Monday, February 1, 2016
C.A. Cites Conflict of Interest, Overturns Huge Fee Award
Justices Say Sheppard Mullin Cannot Get Paid for Work Done While Representing Adversary in Other Matters
By KENNETH OFGANG, Staff Writer
A law firm may not collect fees for representing a party in litigation if it was simultaneously handling unrelated matters for the opposing party, the Court of Appeal for this district ruled Friday.
Div. Four overturned an arbitration award in favor of Sheppard, Mullin, Richter & Hampton, which billed J-M Manufacturing Co., Inc. some $3.8 million for its defense of litigation against plaintiffs including the South Lake Tahoe Public Utility District. J-M claims it doesn’t owe the fees because firm partner Jeffrey Dinkin, a labor and employment lawyer, was representing the district at the same time the firm was representing J-M.
The Court of Appeal, in an opinion by Justice Audrey Collins, said it was unclear when the conflict actually existed, and said the issue must be resolved on remand since it was not decided in the trial court.
The ruling came in an appeal from an order of Los Angeles Superior Court Judge Stuart Rice, confirming the arbitration award, totaling about $1.7 million with post-award interest, and denied J-M disgorgement of fees it had already paid. Collins said Rice erred in allowing the arbitration panel to determine whether the alleged conflict barred Sheppard Mullin from getting paid its fees.
That decision was for the judge to make, Collins said, adding that the arbitrators got the issue wrong.
The underlying action was a qui tam suit against J-M and another defendant brought on behalf of some 200 public entities, including the federal government and seven states. The complaint sought over $1 billion in damages allegedly caused by substandard PVC pipe sold by the defendants.
The action was filed in 2006, but Sheppard Mullin didn’t enter the case until early 2010, when J-M decided to change counsel. The firm represented J-M for the next 16 months and billed approximately 10,000 hours on the case.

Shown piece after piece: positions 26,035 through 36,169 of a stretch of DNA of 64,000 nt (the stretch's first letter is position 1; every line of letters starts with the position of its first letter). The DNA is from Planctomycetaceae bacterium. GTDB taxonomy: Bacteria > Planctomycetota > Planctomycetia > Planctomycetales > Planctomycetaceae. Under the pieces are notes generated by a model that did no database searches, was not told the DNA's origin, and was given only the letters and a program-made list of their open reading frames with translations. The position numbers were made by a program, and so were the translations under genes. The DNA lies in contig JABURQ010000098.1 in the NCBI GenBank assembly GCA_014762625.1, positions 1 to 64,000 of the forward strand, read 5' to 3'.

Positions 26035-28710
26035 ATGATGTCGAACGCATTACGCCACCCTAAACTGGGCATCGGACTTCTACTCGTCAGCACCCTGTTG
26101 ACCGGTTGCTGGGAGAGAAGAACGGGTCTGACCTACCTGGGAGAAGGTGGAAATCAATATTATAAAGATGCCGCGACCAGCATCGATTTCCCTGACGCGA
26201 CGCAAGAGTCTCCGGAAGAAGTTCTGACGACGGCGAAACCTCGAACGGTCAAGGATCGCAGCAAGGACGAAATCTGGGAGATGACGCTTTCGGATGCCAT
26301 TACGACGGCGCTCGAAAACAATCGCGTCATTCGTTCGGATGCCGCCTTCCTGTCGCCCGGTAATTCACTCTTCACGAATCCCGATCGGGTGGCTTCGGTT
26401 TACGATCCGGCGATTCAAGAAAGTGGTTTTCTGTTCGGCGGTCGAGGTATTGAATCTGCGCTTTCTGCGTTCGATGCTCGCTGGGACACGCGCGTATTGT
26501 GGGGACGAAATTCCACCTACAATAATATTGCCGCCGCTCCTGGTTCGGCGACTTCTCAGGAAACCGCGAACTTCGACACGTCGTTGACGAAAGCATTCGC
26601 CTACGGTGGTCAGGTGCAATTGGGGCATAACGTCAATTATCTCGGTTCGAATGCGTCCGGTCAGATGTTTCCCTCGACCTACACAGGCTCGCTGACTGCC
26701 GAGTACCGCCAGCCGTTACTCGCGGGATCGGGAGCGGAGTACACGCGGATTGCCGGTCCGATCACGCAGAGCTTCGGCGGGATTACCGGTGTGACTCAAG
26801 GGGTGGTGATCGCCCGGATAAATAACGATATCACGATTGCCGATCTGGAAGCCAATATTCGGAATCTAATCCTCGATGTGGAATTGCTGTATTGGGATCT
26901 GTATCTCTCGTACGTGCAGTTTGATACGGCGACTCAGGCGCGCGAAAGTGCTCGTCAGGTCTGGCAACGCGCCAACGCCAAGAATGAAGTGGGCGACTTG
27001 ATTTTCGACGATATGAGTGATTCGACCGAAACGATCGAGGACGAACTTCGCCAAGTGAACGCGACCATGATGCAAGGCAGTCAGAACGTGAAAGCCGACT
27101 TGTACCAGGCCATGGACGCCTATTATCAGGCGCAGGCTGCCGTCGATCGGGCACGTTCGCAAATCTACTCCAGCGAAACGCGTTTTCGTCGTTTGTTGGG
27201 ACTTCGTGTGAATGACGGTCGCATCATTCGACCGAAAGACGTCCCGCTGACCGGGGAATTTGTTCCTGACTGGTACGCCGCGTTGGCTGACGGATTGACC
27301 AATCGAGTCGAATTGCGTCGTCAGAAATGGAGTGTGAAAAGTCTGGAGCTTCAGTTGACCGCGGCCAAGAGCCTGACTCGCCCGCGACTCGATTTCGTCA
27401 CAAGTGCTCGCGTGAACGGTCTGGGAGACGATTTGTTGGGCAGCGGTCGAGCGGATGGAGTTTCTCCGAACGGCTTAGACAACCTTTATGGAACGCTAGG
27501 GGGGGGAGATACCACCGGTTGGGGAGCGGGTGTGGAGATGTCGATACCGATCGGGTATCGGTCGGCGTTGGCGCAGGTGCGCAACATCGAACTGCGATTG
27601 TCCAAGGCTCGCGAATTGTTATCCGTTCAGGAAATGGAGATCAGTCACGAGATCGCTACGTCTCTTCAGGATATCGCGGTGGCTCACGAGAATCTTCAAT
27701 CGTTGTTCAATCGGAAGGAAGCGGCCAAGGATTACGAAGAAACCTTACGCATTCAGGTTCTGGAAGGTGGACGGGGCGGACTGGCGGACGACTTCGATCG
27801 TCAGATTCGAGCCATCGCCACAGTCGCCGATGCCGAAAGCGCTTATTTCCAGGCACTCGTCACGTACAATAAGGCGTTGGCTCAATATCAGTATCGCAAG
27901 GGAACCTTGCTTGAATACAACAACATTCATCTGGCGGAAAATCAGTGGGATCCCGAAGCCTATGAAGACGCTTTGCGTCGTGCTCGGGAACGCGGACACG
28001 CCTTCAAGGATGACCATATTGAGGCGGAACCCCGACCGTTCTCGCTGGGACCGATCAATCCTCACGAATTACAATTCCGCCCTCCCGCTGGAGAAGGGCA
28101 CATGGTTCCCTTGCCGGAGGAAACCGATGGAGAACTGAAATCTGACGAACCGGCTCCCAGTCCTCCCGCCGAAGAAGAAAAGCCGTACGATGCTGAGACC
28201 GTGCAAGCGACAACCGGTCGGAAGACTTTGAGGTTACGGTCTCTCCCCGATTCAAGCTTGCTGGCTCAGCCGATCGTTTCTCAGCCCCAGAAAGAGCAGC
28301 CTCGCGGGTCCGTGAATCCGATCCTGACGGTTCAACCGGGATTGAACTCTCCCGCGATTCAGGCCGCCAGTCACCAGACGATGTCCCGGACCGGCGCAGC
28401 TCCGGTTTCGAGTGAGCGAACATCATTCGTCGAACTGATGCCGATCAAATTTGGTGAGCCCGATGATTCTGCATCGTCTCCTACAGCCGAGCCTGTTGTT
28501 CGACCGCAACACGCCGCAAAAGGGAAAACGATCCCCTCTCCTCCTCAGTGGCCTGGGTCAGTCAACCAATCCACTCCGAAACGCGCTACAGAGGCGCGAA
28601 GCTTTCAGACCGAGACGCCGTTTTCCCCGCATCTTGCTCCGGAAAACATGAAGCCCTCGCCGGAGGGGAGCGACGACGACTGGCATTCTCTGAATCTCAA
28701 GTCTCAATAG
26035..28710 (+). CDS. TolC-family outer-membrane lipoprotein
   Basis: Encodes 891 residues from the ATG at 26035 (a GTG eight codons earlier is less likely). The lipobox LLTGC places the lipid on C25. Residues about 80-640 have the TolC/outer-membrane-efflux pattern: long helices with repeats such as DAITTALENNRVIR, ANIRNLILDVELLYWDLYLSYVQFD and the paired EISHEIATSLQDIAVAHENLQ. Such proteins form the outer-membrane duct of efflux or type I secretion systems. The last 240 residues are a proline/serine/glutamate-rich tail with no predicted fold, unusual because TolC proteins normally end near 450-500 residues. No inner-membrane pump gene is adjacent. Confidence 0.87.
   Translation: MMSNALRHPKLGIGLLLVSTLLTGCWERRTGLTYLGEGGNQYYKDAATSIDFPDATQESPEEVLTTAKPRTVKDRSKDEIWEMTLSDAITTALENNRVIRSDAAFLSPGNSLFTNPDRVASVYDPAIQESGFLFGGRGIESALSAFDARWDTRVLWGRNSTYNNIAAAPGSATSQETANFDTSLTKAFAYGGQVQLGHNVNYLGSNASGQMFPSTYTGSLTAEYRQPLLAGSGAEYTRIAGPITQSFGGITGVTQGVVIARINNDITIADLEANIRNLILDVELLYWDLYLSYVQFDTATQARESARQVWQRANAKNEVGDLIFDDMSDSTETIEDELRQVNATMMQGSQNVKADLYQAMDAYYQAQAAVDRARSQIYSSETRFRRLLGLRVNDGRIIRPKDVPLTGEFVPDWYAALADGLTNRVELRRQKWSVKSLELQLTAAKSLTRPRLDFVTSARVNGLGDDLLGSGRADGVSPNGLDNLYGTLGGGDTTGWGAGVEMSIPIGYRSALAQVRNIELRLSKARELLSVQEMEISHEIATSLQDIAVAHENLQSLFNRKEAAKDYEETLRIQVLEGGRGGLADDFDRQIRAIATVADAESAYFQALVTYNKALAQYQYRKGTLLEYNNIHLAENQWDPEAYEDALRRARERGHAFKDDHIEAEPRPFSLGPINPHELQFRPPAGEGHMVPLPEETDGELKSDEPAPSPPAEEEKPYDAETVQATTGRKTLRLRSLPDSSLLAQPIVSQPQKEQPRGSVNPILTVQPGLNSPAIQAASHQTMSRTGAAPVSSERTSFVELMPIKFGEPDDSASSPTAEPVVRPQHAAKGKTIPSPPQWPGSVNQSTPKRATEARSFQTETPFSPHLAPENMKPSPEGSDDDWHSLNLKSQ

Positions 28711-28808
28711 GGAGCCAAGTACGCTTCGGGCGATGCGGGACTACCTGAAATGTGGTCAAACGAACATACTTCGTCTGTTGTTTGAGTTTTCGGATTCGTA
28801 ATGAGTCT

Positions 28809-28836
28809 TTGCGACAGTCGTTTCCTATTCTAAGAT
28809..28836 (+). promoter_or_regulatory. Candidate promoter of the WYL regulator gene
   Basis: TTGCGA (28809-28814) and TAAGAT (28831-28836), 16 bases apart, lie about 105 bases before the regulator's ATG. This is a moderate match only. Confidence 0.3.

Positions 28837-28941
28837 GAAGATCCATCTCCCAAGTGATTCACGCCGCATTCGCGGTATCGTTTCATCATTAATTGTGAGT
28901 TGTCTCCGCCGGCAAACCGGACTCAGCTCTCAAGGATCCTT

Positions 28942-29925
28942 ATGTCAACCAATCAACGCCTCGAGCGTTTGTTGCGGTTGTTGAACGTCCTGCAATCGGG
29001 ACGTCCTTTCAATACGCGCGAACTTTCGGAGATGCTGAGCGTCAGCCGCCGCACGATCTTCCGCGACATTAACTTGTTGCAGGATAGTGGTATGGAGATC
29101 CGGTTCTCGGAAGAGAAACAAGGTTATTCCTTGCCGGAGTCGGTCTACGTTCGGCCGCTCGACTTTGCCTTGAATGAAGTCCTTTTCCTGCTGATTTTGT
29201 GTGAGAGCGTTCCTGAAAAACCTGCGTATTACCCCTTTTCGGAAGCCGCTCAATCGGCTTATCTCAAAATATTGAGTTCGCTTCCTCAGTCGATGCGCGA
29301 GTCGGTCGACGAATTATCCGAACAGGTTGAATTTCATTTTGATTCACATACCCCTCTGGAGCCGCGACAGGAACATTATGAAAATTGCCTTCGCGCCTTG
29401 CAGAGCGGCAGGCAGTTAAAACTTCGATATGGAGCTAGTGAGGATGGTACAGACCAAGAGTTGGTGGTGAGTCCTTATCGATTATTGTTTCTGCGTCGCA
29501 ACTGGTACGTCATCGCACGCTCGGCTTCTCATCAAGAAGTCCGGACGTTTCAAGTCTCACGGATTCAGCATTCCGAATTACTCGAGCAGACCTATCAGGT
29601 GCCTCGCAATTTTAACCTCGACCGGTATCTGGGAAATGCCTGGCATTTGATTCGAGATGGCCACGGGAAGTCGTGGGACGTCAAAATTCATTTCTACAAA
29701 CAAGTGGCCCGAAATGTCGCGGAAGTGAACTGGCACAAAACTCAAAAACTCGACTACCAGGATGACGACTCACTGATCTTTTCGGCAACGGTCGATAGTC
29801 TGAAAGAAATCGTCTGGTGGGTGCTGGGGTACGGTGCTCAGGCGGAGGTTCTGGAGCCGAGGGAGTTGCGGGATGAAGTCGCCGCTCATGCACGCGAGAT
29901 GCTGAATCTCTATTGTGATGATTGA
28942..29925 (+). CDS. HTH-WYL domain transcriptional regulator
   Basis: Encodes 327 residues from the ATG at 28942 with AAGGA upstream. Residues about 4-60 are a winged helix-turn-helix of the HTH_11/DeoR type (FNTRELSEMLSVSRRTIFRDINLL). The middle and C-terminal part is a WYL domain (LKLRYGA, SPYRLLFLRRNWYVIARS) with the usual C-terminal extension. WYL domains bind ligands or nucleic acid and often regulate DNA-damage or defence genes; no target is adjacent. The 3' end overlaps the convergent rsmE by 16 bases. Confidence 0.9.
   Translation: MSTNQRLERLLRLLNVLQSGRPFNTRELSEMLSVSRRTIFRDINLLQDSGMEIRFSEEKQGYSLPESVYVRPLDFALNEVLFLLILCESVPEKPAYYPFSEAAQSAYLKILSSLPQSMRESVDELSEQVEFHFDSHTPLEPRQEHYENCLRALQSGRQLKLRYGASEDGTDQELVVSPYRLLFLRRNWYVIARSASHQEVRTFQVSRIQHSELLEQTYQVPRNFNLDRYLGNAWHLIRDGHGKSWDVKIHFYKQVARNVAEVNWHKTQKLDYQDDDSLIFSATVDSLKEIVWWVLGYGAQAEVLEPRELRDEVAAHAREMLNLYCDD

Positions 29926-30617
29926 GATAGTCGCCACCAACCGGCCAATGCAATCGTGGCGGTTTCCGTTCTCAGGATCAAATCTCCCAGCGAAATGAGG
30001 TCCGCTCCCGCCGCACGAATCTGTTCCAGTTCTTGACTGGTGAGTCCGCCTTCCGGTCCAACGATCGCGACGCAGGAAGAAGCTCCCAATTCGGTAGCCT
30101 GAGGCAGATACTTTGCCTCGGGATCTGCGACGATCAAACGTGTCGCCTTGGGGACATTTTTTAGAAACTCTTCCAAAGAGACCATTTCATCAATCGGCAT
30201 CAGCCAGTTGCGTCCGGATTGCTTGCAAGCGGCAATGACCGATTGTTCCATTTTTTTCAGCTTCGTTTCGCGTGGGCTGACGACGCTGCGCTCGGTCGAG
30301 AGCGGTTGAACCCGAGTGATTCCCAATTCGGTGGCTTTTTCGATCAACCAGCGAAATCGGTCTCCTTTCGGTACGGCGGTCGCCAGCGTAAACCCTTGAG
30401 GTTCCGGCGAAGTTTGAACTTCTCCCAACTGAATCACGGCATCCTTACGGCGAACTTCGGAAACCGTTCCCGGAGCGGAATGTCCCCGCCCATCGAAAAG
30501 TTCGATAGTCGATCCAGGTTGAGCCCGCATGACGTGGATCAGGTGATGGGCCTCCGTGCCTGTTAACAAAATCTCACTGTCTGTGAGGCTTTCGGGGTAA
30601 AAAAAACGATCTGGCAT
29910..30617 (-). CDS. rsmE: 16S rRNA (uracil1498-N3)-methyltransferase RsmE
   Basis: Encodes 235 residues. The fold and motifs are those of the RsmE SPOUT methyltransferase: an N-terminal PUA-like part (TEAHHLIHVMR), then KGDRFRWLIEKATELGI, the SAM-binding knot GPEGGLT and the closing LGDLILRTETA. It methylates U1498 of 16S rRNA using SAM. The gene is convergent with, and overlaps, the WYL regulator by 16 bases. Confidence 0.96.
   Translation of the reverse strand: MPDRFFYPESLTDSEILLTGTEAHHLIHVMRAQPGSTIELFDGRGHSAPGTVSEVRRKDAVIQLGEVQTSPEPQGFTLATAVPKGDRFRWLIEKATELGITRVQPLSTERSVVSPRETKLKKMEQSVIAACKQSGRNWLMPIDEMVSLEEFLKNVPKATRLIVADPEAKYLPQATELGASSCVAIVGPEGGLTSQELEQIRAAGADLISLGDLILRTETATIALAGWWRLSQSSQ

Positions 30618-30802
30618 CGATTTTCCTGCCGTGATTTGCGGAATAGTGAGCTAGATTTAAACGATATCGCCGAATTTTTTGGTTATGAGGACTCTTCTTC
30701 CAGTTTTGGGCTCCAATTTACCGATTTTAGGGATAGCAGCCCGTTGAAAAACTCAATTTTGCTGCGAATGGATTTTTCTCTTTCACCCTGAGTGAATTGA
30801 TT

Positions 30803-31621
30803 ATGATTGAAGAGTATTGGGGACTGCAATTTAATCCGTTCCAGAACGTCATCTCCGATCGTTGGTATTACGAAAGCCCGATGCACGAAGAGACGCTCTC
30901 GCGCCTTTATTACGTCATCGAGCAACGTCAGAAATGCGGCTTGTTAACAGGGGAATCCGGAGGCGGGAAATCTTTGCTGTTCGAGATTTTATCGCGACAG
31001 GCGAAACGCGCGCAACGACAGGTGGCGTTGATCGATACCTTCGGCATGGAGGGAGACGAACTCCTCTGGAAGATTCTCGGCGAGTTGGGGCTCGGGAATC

Prior to the firm being retained, according to evidence, Sheppard Mullin attorneys ran a conflicts check and discovered that DInkin had done work for the utility district, one of a number of local entities that had intervened in the action filed by an ex-employee of J-M. Dinkin said in a declaration that he had represented the district at his previous firm, and brought it to Sheppard Mullin as an existing client
The district signed an engagement agreement with the firm when Dinkin arrived there, and renewed it in 2006. Dinkin said he did as-needed work for the district between 2006 and November 2009.
The attorneys who did the conflicts check, however, were told by the firm’s general counsel that it could represent J-M because the district had signed an advance conflict waiver.
They advised J-M of the possibility that Sheppard Mullin might “currently or in the future represent one or more other clients” in matters involving J-M, and that it would represent J-M “on the condition that we may represent another client in a matter in which we do not represent [J-M], even if the interests of the other client are adverse to” J-M...”provided the other matter is not substantially related to our representation of [J-M] and in the course of representing [J-M] we have not obtained confidential information.”
J-M agreed to this conflict wavier, including an express waiver of Sheppard Mullin’s obligation of loyalty “so long as we maintain confidentiality and adhere to the foregoing limitations.”
J-M’s general counsel, however, subsequently declared that she was never given an explanation of the need for the conflict waiver and that she was assured there were no conflicts in representing the company in the qui tam action, although she did not offer edits to the waiver and ultimately executed the agreement on the company’s behalf.